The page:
Home > Uncategorized > Pronouns again: Neutral vs. Indefinite

Pronouns again: Neutral vs. Indefinite

So, I’m seeing a lot of people around the blagosphere using “ze” as a neutral, indeterminate pronoun for when the gender of some distant or hypothetical person is unknown, unspecified, or unimportant. Can’t say I’m a huge fan. Let me explain what I mean:

“Ze” (declension ze-zem-zeir-zemself) is my preferred pronoun. For those I am actually out to, this is the pronoun I ask them to use with me. This is my “he” or “she” equivalent, one that refers to me as a person. The difference between this and the usage described above is exactly the title of this entry, a difference between gender-neutral and indefinite pronouns.

A gender-neutral pronoun is just what it says, any pronoun that does not specifically refer to the gender of the referent. More specifically, in my case, they can be pronouns that specify that the referent does not identify within the gender identities assumed for “he” and “she”. On the other hand, and indefinite pronoun is one that does not refer to anyone in particular. A good example in English is “one”, when we use “one” as a pronoun we mean anyone, but no one in particular. “You” is used in similar circumstances. Indefinite pronouns are also used when there is a specific person involved (although the person might be hypothetical), but whomever you’re talking to or the situation does not require any specific information about this person; “The doctor called” “what did they say?” In this handy example, the second speaker may not know the doctor in question and there really is no important information to be communicated about this person except that they are a doctor.

But where I see “ze” being used is with hypothetical people. Talking about an unspecified person from a certain group or performing a certain activity, an example from one of the articles I was reading this evening that sparked this post: “…you’ve got someone who won’t safeword when ze probably should.” The author here isn’t referring to a gender-neutral or non-binary identified person engaged in kink activities, this is just some hypothetical, unspecified individual being brought up for illustration purposes. This is where an indefinite pronoun would work great, a nice singular “they” or something, but instead a gender-neutral one is utilized.

I understand where this comes from, people are trying to avoid the generic “he” that assumes that any unspecified person is automatically male. But using “ze” actually produces the opposite effect for me that generic “he” does with men: when I see my preferred pronoun being used in a sense of “hypothetical, unspecified person”, the fact that it is so rare to see this pronoun used produces a sensation that “ze” is a nonperson pronoun like “one” because this is the only place I see it outside my own little self-created world of usage (I honestly only know of a small handful of people who use my pronoun actively, even among the people I informed about it). I view “ze” as being on par with “he” and “she”, and I dislike that it gets used in situations where people are actively avoiding using the gendered terms, I actually see “ze” as being just as gendered as the binary words.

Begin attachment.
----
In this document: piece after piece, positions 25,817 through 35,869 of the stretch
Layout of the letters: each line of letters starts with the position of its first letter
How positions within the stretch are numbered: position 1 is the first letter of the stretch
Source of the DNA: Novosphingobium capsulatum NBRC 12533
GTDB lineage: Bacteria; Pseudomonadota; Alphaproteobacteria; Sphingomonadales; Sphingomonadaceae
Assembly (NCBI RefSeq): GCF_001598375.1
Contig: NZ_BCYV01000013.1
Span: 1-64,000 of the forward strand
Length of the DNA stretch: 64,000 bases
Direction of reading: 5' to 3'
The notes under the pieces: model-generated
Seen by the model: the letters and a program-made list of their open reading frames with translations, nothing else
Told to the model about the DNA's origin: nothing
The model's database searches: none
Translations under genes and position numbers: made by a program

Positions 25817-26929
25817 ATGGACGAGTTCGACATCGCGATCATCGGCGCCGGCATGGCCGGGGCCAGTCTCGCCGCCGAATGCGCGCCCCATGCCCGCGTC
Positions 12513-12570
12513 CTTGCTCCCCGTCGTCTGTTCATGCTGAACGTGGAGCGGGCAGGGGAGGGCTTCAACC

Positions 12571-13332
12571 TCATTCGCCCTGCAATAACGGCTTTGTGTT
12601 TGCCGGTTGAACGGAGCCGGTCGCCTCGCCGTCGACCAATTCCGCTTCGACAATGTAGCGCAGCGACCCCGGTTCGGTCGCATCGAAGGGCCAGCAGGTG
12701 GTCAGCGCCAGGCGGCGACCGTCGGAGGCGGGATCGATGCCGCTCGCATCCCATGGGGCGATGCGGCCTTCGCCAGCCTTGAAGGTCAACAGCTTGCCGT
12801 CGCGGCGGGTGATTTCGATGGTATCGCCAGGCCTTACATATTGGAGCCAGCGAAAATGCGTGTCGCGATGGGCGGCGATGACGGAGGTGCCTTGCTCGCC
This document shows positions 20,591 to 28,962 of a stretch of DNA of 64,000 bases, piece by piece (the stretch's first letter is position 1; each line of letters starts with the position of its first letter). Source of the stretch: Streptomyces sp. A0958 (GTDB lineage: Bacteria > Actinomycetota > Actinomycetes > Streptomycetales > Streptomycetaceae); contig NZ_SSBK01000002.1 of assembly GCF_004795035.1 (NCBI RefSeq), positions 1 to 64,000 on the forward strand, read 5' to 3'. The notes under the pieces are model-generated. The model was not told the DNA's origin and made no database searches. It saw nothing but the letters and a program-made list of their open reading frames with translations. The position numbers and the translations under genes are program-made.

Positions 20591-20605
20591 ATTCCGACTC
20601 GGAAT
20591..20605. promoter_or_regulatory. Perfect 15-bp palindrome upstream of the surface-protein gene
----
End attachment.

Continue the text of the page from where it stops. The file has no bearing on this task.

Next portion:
I’ve mentioned singular “they” up above, and I know some people get squicky about using it and prefer to use singular ungendered terms, but singular “they” is an actual indefinite pronoun used for just the purpose that “ze” is being used for. It’s been in use for centuries, and it was made for this purpose, use it. It’s OK, I’m a linguist, I know what I’m doing here. If a grammarian gets on your case about “they” being plural, just tell them a linguist told you it was OK. It really is the proper word to be using here, instead of appropriating my identity into a generic. Please?

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  1. April 26, 2011 at 02:25

    I totally understand your position, but I really really really don’t like they as a nonspecific pronoun. Part of it is the grammar thing (just because other people have been misusing nauseous forever doesn’t mean I will!) and the other part is because somehow, to me, they also contains implications of genderedness. I guess to my brain they=hes or shes or both, but still leaves people with nonbinary identities out in the cold. Maybe it’s an effect of having studied so many other languages where they have masculine and feminine “they”s or even masculine and feminine “you”s (singular, dual and plural). Whereas I don’t want to hold my hypothetical person to a binary identity, and I want a truly neutral pronoun – I would looooove to use ze for myself but as a ciswoman everyone I know would think it frivolous. I understand that the word is very important personally to you, and I completely understand that it must be frustrating to most often see your chosen pronoun used in hypotheticals, but I think it serves a purpose, and I also think it will spread faster that way. I live in a very liberal community and only knew two or three genderqueer folks who embraced that set because when people say “ze” most people respond with “???”
    In Uyghur, third person singulars are all “oo” (plural oolar), which I love and which we could transplant. :/

    • April 26, 2011 at 11:48

      Well, I wouldn’t worry about the grammar thing. Again, singular “they” has been around since Middle English or before. I fully understand your position on “ze”, though, I just wish it was a lot more common in other situations.

      On the topic of third person pronouns in other languages, Hindi’s two third-person pronouns (yah, vo) express distance from the speaker rather than gender, although the verbs use gender in conjugation so it’s a bit of a give-and-take.

  1. November 16, 2011 at 16:48

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